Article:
Antipolitics in Power: Populist Language as a Tool for Government (Donatella Campus)
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Title: Antipolitics in Power
Sub-title: Populist Language as a Tool for Government
Author(s): Donatella Campus
Publish Date: July 2010
|At its core, the language of antipolitics consists of the criticism and the attack to the establishment and the ruling elites because they are incompetent, manipulative and serving only their self-interests. The book analyzes the case of some leaders, quite different in terms of character, personal history, cultural references, ideology and national context, who have in common the use of language of antipolitics in power. de Gaulle, Reagan and Berlusconi belong to that small minority of populist leaders who managed to build sufficient popular consensus to hold the highest executive offices. Moreover they have in common that they pioneered in the use of television as a means of establishing a direct and personal relationship with the people. Through the illustration and analysis of such individual cases, the book offers new insights on how mass media continue to serve as instruments of antipolitical leadership in government and why citizens seem to receive these pressures favorably, so much that in modern democracy the personal link between a political leader and the people appears more and more important.|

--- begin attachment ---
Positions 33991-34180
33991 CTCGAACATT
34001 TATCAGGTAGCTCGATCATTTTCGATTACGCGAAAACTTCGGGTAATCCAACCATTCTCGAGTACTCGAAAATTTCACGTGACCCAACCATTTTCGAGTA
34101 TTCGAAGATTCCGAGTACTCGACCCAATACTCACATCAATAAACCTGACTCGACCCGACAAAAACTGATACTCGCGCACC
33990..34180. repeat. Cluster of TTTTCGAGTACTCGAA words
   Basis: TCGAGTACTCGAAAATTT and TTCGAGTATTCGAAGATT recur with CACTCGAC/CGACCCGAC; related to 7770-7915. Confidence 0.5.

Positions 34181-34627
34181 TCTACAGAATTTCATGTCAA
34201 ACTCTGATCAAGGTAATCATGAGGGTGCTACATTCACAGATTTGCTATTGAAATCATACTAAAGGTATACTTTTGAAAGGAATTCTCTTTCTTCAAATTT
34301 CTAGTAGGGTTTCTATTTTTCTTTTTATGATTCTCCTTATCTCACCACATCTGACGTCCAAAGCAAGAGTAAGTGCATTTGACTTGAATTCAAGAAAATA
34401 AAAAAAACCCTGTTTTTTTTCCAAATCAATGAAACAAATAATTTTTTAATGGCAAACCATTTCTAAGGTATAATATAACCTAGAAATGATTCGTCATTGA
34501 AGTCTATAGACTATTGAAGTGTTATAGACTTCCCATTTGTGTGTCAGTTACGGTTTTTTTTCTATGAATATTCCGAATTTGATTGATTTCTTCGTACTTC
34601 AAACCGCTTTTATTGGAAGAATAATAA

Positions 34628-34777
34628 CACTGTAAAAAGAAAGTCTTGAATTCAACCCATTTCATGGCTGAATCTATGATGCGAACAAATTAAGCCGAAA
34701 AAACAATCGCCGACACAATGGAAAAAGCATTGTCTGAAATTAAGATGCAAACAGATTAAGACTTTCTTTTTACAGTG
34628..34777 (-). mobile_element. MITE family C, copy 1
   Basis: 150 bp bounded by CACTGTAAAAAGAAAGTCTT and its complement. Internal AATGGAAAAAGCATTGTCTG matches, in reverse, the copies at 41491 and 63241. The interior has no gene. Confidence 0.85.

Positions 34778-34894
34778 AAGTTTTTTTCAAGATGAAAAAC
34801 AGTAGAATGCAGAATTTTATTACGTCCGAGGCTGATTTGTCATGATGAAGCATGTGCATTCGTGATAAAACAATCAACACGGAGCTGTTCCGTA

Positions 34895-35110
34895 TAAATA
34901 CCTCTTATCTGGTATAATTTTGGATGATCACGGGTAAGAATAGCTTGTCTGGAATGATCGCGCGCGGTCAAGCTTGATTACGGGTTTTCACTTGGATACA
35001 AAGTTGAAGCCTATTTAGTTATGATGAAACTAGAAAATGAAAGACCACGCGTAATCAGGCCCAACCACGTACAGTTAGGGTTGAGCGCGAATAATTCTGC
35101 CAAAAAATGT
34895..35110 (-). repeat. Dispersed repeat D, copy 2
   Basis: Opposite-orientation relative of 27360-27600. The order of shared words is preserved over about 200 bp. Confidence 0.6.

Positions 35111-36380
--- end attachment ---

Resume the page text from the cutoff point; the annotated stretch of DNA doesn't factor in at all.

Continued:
Contents: Preface to the American Edition. INTRODUCTION. The Language of Antipolitics. De Gaulle, Reagan, and Berlusconi: The Reasons for the Comparison. The Structure of the Book. LEADERSHIP AND ANTIPOLITICS. Antipolitics as the Language of Difference. Antipolitics in Power. Television as Instrument of Antipolitical Leadership. THE HERO-PRESIDENT: CHARLES DE GAULLE. Against the Regime of the Parties. The President of All Women and Men of France. State Television. THE RHETORICAL PRESIDENT: RONALD REAGAN. “Government Is Not the Solution, Government Is the Problem”. The Citizen President.Television for Government. THE BUSINESSMAN PRESIDENT: SILVIO BERLUSCONI. Taking the Field. Berlusconi’s Leadership. Television Between Elections and Government. THREE LEADERS, THREE VERSIONS, THREE VISIONS, ONE LANGUAGE. The Outsider-Leader. The Leader of the People, from the People, for the People. Television as Podium, Television as Pulpit. Antipolitics as Challenge and Renewal. Conclusion. Notes. References. Author Index. Subject Index.